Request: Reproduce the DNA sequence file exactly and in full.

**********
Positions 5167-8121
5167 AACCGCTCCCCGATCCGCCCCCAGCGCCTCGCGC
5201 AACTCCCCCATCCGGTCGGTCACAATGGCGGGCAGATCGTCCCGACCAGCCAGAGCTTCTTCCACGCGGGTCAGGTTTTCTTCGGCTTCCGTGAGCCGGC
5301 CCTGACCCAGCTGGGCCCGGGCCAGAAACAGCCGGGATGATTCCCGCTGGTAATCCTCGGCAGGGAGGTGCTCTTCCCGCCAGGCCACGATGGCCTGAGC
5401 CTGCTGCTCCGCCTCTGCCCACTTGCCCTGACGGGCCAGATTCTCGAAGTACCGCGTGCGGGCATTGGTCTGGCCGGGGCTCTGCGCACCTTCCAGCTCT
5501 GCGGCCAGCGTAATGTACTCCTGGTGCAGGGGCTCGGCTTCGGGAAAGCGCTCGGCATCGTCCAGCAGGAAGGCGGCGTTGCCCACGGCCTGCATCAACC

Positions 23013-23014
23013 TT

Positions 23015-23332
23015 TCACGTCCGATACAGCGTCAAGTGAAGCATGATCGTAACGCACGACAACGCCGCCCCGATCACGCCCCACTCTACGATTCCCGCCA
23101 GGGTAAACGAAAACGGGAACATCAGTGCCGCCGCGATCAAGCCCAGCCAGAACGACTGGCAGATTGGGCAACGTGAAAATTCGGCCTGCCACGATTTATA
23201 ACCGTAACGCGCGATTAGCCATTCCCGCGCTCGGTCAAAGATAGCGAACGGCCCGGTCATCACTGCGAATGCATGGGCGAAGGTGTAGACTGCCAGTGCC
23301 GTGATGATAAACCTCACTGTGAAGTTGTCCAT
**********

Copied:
Positions 5167-8121
5167 AACCGCTCCCCGATCCGCCCCCAGCGCCTCGCGC
5201 AACTCCCCCATCCGGTCGGTCACAATGGCGGGCAGATCGTCCCGACCAGCCAGAGCTTCTTCCACGCGGGTCAGGTTTTCTTCGGCTTCCGTGAGCCGGC
5301 CCTGACCCAGCTGGGCCCGGGCCAGAAACAGCCGGGATGATTCCCGCTGGTAATCCTCGGCAGGGAGGTGCTCTTCCCGCCAGGCCACGATGGCCTGAGC
5401 CTGCTGCTCCGCCTCTGCCCACTTGCCCTGACGGGCCAGATTCTCGAAGTACCGCGTGCGGGCATTGGTCTGGCCGGGGCTCTGCGCACCTTCCAGCTCT
5501 GCGGCCAGCGTAATGTACTCCTGGTGCAGGGGCTCGGCTTCGGGAAAGCGCTCGGCATCGTCCAGCAGGAAGGCGGCGTTGCCCACGGCCTGCATCAACC

Positions 23013-23014
23013 TT

Positions 23015-23332
23015 TCACGTCCGATACAGCGTCAAGTGAAGCATGATCGTAACGCACGACAACGCCGCCCCGATCACGCCCCACTCTACGATTCCCGCCA
23101 GGGTAAACGAAAACGGGAACATCAGTGCCGCCGCGATCAAGCCCAGCCAGAACGACTGGCAGATTGGGCAACGTGAAAATTCGGCCTGCCACGATTTATA
23201 ACCGTAACGCGCGATTAGCCATTCCCGCGCTCGGTCAAAGATAGCGAACGGCCCGGTCATCACTGCGAATGCATGGGCGAAGGTGTAGACTGCCAGTGCC
23301 GTGATGATAAACCTCACTGTGAAGTTGTCCAT